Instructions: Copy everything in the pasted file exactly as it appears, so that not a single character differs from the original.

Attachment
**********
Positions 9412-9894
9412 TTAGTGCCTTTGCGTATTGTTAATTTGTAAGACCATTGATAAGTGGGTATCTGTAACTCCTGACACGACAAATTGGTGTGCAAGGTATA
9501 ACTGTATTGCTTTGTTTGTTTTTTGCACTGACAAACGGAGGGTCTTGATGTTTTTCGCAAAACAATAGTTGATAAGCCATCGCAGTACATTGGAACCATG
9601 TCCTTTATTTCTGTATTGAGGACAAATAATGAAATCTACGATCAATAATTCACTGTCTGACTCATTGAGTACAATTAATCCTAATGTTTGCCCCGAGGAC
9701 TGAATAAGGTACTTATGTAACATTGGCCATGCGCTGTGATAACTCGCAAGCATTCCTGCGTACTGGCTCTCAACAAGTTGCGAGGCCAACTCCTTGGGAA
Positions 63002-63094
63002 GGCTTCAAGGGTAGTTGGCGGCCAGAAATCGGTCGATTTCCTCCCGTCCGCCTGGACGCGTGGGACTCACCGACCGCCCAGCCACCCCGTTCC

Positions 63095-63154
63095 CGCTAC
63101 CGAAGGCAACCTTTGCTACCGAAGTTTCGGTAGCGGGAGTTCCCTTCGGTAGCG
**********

Positions 9412-9894
9412 TTAGTGCCTTTGCGTATTGTTAATTTGTAAGACCATTGATAAGTGGGTATCTGTAACTCCTGACACGACAAATTGGTGTGCAAGGTATA
9501 ACTGTATTGCTTTGTTTGTTTTTTGCACTGACAAACGGAGGGTCTTGATGTTTTTCGCAAAACAATAGTTGATAAGCCATCGCAGTACATTGGAACCATG
9601 TCCTTTATTTCTGTATTGAGGACAAATAATGAAATCTACGATCAATAATTCACTGTCTGACTCATTGAGTACAATTAATCCTAATGTTTGCCCCGAGGAC
9701 TGAATAAGGTACTTATGTAACATTGGCCATGCGCTGTGATAACTCGCAAGCATTCCTGCGTACTGGCTCTCAACAAGTTGCGAGGCCAACTCCTTGGGAA
Positions 63002-63094
63002 GGCTTCAAGGGTAGTTGGCGGCCAGAAATCGGTCGATTTCCTCCCGTCCGCCTGGACGCGTGGGACTCACCGACCGCCCAGCCACCCCGTTCC

Positions 63095-63154
63095 CGCTAC
63101 CGAAGGCAACCTTTGCTACCGAAGTTTCGGTAGCGGGAGTTCCCTTCGGTAGCG